There are remarkably few images of Scottish Pipers from before the 1750’s. Here we introduce three more, at least one of which has a strange history.

The first of our two pipers is seen here at the restorers prior to its being rebuilt and replaced in its original position high up on a pediment over a dormer window at Craigievar Castle in Aberdeenshire.1 The castle was completed in 1626 by William Forbes, who had purchased the incomplete structure in 1610. It seems reasonable to assume that the sculpture dates from somewhere between those dates. The pipes themselves lack drone or blowpipe and the end of the chanter is missing; however, it is clear that something is unusual about this piper; he has the bag under his left arm, though he has his right hand on top, but the drone clearly once lay across his chest and over his right shoulder, the position adopted by many border and smallpipe players today [though most today would have their left hand on top]. The position is identical to that shown in a drawing, done in 1839 by John Dalyell and published in 1849 in his Musical Memoirs of Scotland.2 This piper, according to Dalyell, was at Melrose Abbey, though by the time of Manson’s publication, The Highland Bagpipe,3 which reproduced the drawing, it had disappeared.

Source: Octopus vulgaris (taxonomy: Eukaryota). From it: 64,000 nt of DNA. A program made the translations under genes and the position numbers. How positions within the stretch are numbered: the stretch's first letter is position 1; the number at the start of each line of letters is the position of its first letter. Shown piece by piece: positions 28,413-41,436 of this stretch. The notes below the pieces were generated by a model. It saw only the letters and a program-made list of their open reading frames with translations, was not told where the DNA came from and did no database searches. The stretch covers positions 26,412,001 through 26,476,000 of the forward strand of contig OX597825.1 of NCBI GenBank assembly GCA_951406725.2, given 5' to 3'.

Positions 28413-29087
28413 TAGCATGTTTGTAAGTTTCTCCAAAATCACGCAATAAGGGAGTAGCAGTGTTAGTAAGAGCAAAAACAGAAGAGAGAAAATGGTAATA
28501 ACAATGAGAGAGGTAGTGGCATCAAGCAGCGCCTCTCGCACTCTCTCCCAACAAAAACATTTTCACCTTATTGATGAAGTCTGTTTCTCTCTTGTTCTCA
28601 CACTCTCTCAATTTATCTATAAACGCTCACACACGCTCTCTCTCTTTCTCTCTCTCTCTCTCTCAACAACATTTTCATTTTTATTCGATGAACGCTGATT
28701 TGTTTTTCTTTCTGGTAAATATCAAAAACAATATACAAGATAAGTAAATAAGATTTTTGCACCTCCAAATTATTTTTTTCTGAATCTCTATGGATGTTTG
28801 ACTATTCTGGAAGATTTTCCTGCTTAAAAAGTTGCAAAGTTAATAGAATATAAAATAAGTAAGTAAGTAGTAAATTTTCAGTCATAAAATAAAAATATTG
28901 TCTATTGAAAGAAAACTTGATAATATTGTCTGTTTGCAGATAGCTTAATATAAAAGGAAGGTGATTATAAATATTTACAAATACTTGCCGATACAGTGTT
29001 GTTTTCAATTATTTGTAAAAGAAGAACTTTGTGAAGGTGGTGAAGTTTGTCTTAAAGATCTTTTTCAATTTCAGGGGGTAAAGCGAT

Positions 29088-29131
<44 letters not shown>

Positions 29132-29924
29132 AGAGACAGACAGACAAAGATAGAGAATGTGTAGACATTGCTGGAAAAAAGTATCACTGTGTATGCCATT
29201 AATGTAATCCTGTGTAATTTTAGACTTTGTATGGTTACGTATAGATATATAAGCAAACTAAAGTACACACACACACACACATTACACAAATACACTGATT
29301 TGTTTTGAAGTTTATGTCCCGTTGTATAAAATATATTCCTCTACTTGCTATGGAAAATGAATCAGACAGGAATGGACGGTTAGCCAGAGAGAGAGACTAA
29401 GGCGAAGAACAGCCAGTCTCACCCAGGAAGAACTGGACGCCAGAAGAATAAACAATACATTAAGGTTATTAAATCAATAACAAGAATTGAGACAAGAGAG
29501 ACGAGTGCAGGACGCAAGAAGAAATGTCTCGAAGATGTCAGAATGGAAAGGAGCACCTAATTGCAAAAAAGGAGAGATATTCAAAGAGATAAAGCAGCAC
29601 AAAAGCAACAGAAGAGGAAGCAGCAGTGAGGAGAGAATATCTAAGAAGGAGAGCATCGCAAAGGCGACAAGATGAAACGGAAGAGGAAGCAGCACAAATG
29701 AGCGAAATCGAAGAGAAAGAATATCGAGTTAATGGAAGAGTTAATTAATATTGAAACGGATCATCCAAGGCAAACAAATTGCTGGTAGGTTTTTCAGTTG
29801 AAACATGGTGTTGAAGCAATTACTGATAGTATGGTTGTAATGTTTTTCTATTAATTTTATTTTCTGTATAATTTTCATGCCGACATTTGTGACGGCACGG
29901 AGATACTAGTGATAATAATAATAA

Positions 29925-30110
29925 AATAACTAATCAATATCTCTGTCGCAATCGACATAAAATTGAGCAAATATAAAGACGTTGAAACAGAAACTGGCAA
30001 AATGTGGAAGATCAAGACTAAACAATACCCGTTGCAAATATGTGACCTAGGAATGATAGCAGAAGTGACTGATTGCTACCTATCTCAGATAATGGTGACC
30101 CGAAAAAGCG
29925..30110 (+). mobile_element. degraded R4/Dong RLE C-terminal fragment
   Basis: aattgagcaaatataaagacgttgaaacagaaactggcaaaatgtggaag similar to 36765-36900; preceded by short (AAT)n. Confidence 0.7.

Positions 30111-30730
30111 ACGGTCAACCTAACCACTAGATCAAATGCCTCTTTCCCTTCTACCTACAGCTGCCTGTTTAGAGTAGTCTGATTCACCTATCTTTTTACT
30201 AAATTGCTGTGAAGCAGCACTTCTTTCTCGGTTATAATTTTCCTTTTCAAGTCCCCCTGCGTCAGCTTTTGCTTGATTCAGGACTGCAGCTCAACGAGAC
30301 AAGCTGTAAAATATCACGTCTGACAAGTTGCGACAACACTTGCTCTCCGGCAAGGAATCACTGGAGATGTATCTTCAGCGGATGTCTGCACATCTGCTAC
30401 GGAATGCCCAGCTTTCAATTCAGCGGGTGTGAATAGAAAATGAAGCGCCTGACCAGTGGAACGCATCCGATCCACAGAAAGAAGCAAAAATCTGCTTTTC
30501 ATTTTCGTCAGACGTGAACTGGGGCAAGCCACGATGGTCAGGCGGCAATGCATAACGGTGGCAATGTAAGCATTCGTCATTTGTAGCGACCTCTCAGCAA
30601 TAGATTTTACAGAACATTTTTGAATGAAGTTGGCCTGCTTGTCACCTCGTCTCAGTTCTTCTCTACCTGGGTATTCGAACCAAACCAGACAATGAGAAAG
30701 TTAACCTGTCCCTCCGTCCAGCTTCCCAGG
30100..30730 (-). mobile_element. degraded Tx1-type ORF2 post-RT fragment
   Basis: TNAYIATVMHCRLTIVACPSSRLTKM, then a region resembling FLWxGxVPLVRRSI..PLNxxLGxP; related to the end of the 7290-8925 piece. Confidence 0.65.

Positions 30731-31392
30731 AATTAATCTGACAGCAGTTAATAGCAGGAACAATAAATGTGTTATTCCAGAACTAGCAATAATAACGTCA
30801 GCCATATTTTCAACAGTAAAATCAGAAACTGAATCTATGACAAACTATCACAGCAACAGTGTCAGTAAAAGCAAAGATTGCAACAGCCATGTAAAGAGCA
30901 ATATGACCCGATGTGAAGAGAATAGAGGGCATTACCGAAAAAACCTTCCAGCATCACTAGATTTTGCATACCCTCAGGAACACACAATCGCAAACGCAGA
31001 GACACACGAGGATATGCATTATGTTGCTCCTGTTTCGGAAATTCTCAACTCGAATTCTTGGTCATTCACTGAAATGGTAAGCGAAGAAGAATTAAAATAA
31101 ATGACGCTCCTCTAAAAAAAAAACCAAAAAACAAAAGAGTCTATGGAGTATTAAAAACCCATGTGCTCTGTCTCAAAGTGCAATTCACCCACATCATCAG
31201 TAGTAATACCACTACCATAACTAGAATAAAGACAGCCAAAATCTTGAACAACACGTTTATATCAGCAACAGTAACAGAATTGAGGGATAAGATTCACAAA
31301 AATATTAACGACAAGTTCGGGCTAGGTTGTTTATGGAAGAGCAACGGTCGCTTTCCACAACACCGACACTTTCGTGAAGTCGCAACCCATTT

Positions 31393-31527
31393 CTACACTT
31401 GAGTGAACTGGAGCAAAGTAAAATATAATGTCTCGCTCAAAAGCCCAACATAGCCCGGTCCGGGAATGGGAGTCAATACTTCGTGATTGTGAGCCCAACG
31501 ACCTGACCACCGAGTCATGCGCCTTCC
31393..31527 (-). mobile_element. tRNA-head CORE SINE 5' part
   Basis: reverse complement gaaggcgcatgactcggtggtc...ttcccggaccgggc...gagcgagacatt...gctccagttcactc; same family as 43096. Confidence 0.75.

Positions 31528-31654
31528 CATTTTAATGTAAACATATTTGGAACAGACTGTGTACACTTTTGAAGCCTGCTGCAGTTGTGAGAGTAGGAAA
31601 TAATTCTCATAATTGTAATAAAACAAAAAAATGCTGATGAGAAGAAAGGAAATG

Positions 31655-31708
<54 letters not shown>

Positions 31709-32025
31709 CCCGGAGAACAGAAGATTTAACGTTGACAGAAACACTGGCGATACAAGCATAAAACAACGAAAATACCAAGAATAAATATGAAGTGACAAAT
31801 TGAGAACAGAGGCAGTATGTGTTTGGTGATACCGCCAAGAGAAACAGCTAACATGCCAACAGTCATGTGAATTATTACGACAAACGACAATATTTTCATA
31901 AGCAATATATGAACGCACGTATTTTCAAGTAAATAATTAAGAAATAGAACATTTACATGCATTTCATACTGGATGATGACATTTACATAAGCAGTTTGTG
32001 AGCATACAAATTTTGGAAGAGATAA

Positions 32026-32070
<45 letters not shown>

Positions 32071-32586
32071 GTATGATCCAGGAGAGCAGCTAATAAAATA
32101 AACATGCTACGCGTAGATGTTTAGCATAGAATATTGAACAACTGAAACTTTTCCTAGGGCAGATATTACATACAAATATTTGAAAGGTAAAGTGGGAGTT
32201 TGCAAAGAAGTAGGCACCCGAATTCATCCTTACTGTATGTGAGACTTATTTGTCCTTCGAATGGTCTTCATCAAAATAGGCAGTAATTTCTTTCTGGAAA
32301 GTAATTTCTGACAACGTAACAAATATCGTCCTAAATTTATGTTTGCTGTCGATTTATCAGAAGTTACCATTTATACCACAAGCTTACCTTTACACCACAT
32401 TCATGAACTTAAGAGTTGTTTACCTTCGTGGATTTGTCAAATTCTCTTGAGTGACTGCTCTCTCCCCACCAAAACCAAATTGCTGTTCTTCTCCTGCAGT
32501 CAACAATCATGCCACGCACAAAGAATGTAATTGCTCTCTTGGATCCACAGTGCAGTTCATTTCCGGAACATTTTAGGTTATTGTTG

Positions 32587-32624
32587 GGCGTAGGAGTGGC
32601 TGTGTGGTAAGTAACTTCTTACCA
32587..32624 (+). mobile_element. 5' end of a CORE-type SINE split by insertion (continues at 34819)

Craigievar Castle Piper
Photo courtesy of Graciela Ainsworth

Whether Dalyell’s piper was ever at Melrose may be difficult to establish now, though a more thorough exploration of his papers may reveal a clue. It seems clear, however, that the same piper is depicted in our second carving, to be seen on the gable wall of one of the Saughtree Cottages in the Fife village of Ceres.

Dalyell’s drawing of the ‘Melrose piper’

The Ceres Piper (note the difference in the ‘pedestals’)

The story of this piper is a good example of the way in which local history sometimes seems to conspire to confuse. A copy of the sculpture is in the museum at Ceres, the label to which reads “This sculpture is of a left-handed piper. It was carved by John Howie, a stonemason working in Ceres in the 1700's. The most famous of his caricatures in stone is the Provost, who is shown clutching a pint of beer! Another copy of this statue can be seen on Saughtree Cottage in the village. John Howie's cottage has the mason's insignia showing his mason's tools carved over the door. “